According to results from the phase III ASCEND-4 trial, ceritinib (Zykadia) improved progression-free survival (PFS) compared with standard chemotherapy as a first-line treatment for patients with <em>ALK</em>-positive non–small cell lung cancer (NSCLC)
Alessandro Riva, MD
Alessandro Riva, MD
According to results from the phase III ASCEND-4 trial, ceritinib (Zykadia) improved progression-free survival (PFS) compared with standard chemotherapy as a first-line treatment for patients withALK-positive nonsmall cell lung cancer (NSCLC).
Beyond reaching the study’s primary PFS endpoint, ceritinib also met key secondary outcome measures, including objective response rate (ORR) and duration of response, according to Novartis, the manufacturer of the second-generation ALK inhibitor. The safety profile was consistent with previous adverse event (AE) data reported for ceritinib. Novartis plans to present the data from the trial at an upcoming medical meeting.
"Zykadia has proven to be an important treatment option for ALK+ NSCLC patients who have progressed following treatment with crizotinib," Alessandro Riva, MD, global head, Oncology Development and Medical Affairs, Novartis Oncology, said in a statement. "We are pleased to see these topline results show promise in untreated patients with advanced disease, and look forward to sharing these data with regulatory authorities in the coming months."
The open-label phase III ASCEND-4 trial randomized 376 treatment-naive patients with stage IIIB or IV ALK+ NSCLC to either 750 mg of oral ceritinib daily or standard chemotherapy (500 mg/m2of pemetrexed plus 75 mg/m2of cisplatin or carboplatin AUC 5-6), including pemetrexed maintenance. Patients were enrolled at 203 locations cross 31 countries.
In April 2014, the FDA approved ceritinib for patients withALK-positive NSCLC following treatment with the ALK inhibitor crizotinib (Xalkori). The subsequent phase II ASCEND-3 trial examined the use of ceritinib prior to treatment with another ALK inhibitor.
Data from ASCEND-3 presented at the 2015 ASCO Annual Meeting included 124 ALK treatmentnaive patients withALK-positive NSCLC.1Patients could receive up to 3 lines of prior chemotherapy. The median patient age was 56 (range, 27-82), 40.3% were male, 59.7% were Asian, and 38.7% were white. The median follow-up was 8.3 months (range, 0.6-16.3).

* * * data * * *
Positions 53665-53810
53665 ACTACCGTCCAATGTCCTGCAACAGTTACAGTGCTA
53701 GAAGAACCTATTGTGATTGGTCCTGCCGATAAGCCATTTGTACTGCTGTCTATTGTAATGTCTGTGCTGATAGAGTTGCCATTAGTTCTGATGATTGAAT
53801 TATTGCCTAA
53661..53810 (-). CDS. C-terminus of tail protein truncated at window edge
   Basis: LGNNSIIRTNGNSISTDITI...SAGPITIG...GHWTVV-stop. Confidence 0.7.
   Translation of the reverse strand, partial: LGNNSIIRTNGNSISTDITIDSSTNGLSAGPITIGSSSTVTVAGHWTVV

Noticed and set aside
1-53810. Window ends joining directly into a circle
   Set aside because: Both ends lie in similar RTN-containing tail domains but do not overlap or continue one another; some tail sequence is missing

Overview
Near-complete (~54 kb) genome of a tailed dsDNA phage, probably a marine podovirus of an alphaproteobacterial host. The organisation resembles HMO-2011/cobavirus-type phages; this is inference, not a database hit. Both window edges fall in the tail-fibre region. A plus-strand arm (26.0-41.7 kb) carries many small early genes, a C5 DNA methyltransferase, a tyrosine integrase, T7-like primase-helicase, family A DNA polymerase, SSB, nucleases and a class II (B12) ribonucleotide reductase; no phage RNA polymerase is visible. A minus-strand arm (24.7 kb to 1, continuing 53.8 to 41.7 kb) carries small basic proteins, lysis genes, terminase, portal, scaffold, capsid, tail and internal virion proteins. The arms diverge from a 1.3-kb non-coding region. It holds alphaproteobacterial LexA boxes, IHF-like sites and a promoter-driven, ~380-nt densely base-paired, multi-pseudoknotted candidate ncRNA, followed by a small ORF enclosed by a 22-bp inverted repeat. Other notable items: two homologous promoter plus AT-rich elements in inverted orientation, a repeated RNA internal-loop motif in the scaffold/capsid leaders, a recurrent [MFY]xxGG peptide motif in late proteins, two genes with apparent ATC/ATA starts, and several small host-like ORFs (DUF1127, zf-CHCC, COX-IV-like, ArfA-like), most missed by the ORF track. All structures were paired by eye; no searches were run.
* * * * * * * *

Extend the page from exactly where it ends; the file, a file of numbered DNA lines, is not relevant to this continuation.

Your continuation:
In the overall population, the whole body (WB) ORR (complete response [CR] + partial response [PR]) was 63.7% (n = 79), including 29 of 50 (58%) patients with brain metastases and 50 of 74 (67.6%) patients without brain metastases.
The WB disease control rate (CR + PR + stable disease) was 89.5% (n = 111), including 43 of 50 (86%) patients with brain metastases and 68 of 74 (91.0%) patients without brain metastases.
Across the entire study, the median duration of response was 9.3 months and the median PFS was 11.1 months. The median PFS was 10.8 and 11.1 months in patients with and without brain metastases, respectively.
Adverse events were mostly grade 1/2 and included diarrhea (82.3%), nausea (74.2%), and vomiting (66.9%). There were AE-related discontinuations in 7.3% of patients.
Crizotinib was established as a frontline therapy in advancedALK-positive NSCLC based on the phase III PROFILE 1014 trial, which compared the ALK inhibitor with pemetrexedplatinum (cisplatin or carboplatin) chemotherapy.2
In 343 evenly randomized patients, frontline crizotinib significantly improved PFS versus chemotherapy (median, 10.9 vs 7 months; HR, 0.454; 95% CI, 0.346-0.596;P<.0001). The ORR was also significantly improved with crizotinib at 74% versus 45% with chemotherapy (P<.0001).
The open-label phase III J-ALEX Japanese study presented at the 2016 ASCO Annual Meeting showed that the second-generation ALK inhibitor alectinib (Alecensa) improved PFS by 66% compared with crizotinib as a frontline treatment for advanced ALK+ NSCLC.3
Among 207 evenly randomized patients, the median PFS was not yet reached in the alectinib arm, compared with 10.2 months in the crizotinib arm (HR, 0.34;P<.0001).